Ainsley Harriott: “I talk to my ingredients when I cook” | TV and radio

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gwhile rowing, television was the only form of entertainment in the home, aside from our volumes of Encyclopedia Britannica, which were so huge and filled with so many thin pages that we only reluctantly sent them back for schoolwork . Otherwise, we would gather as a family in the dining room, where there was a television. I was the youngest of three and that’s where we watched all of our shows.

Probably the biggest influence on me has been Animal Magic with Johnny Morris. It really stood out to me because I loved the way he talked to animals, much like Dr Dolittle, and told us about their lives. It was amazing to see animals in different parts of the world too – it made them seem a lot friendlier to us and for me it started a lifelong connection with animals and pets.

Johnny Morris gets close to a llama at the West Midland Safari and Leisure Park, Worcestershire, in 1977.
Johnny Morris gets close to a llama at the West Midland Safari and Leisure Park, Worcestershire, in 1977. Photographie: Trinity Mirror / Mirrorpix / Alamy

As a child, we had rabbits and, later, dogs. I have a golden labrador now called Bobby, and I sometimes talk to Bobby like Johnny Morris. It was one of those voices that we instantly associated with something – like David Attenborough – and it stuck with me, so much so that I sometimes do it with food too. I have a conversation with the ingredients when I cook in the kitchen!

Later, I started to discover and love everything that was lightly related to cooking. I couldn’t get into Fanny Cradock and her shows, but I used to watch Chef Graham Kerr and his show The Galloping Gourmet, imported from Canada. I still have one of his books in my office.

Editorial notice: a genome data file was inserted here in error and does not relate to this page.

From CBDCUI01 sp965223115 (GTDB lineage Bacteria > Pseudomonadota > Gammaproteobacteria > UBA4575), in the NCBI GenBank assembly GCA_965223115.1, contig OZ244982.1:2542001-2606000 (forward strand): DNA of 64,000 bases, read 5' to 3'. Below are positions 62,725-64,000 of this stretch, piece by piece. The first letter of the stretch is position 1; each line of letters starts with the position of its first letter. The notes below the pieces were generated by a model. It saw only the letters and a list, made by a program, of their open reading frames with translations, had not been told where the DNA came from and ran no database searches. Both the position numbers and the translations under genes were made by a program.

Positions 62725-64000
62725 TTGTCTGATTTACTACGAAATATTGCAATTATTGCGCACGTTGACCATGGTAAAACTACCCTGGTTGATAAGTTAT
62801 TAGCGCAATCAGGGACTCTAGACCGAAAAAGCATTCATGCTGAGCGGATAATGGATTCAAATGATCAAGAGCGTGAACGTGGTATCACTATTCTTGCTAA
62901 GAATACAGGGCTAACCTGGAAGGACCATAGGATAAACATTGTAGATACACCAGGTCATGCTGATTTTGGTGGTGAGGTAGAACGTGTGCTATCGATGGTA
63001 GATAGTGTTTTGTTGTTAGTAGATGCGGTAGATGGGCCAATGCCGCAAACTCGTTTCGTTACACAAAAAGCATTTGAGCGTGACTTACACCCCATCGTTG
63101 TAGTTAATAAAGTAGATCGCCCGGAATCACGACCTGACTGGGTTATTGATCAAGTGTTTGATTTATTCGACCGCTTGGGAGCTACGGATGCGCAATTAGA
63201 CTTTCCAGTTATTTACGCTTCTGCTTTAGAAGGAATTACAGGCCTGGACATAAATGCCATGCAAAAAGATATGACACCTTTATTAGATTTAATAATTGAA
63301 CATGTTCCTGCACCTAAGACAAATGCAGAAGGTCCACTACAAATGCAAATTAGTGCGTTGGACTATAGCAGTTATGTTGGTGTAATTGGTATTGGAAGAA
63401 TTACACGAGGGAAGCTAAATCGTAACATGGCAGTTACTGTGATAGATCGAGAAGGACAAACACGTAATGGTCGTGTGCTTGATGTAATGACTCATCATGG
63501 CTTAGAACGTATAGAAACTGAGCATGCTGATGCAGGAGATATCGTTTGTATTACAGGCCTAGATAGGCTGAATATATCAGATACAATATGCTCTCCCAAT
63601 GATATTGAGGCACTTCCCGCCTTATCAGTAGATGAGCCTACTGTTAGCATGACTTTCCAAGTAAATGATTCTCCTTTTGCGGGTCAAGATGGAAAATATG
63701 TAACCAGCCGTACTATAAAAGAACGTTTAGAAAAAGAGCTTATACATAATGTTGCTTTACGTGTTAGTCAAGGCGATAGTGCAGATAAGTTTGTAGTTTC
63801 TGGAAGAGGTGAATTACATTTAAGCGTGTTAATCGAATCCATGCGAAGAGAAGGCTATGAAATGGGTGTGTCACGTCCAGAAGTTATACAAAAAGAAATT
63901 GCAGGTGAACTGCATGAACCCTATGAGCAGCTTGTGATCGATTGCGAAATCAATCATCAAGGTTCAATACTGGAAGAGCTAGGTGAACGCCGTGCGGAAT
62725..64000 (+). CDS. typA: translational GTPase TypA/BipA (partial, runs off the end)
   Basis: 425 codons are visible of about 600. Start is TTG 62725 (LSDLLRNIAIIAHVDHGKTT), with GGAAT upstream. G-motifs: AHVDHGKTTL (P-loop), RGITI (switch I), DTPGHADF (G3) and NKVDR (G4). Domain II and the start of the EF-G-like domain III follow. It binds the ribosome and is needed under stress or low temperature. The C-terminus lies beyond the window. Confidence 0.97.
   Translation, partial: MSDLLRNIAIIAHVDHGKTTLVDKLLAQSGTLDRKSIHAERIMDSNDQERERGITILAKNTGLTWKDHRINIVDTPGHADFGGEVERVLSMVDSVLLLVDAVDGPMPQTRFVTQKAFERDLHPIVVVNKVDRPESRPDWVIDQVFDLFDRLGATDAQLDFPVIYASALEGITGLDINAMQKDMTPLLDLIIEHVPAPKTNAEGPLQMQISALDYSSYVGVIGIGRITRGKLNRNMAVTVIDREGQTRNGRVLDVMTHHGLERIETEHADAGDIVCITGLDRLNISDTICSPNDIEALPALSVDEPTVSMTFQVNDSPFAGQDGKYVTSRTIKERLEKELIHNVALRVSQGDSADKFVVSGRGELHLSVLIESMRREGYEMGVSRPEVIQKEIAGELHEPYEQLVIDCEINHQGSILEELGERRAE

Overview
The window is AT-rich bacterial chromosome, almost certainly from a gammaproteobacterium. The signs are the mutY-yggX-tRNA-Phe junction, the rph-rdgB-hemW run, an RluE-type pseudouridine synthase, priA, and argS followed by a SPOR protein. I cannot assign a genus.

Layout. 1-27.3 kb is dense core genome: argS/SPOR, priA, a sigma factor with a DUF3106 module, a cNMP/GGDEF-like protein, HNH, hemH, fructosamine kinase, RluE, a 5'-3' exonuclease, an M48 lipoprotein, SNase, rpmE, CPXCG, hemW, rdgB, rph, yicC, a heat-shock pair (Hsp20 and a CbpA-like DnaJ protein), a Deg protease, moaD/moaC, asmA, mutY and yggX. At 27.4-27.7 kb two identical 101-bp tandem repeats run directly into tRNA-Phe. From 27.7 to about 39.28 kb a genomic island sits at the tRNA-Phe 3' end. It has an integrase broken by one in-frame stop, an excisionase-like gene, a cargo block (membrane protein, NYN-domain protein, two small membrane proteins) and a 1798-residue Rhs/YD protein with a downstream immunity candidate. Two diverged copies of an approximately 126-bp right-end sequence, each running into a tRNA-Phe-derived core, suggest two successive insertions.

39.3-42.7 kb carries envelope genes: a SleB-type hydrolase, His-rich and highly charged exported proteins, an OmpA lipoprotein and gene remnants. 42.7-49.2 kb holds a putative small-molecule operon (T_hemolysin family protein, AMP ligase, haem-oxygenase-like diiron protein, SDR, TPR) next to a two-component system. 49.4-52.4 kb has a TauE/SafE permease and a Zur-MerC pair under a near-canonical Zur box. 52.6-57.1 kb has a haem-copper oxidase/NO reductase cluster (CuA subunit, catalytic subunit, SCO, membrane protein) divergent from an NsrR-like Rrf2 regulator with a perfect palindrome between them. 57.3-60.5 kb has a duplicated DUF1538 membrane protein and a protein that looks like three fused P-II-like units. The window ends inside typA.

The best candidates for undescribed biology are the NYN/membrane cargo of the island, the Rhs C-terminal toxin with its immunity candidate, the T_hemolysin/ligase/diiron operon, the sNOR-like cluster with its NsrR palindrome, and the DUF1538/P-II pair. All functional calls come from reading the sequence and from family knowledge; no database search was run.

Graham Kerr, the galloping gourmet, in action.

I was absolutely impressed with the way he enthusiastically cooked and the way he always looked at the camera to engage us in the food. He would dress flamboyantly, in a shiny jacket or suit, and jump around the set – he was so excited and he made everything look so glamorous. The payoff at the end of the show was inviting someone from the studio audience to the stage to taste the food – and the look on their faces has always pleased me. It made me want to taste the same things and bring the same pleasure to others.

My mom was a fabulous cook and, because my dad was an artist, she always had people over for dinner. As a child, I would sit under this grand piano we had and observe the people who came and the joy my mother’s plates brought them. I remember the looks on people’s faces when they told her it was beautiful. All of this certainly made me want to be a cook, because of the instant satisfaction and gratification you can get from what you just did.

Ainsley Harriott’s Food We Love begins April 10 on ITV at 11:35 am; The Mediterranean Cookbook starts April 20 on ITV at 7:30 p.m.

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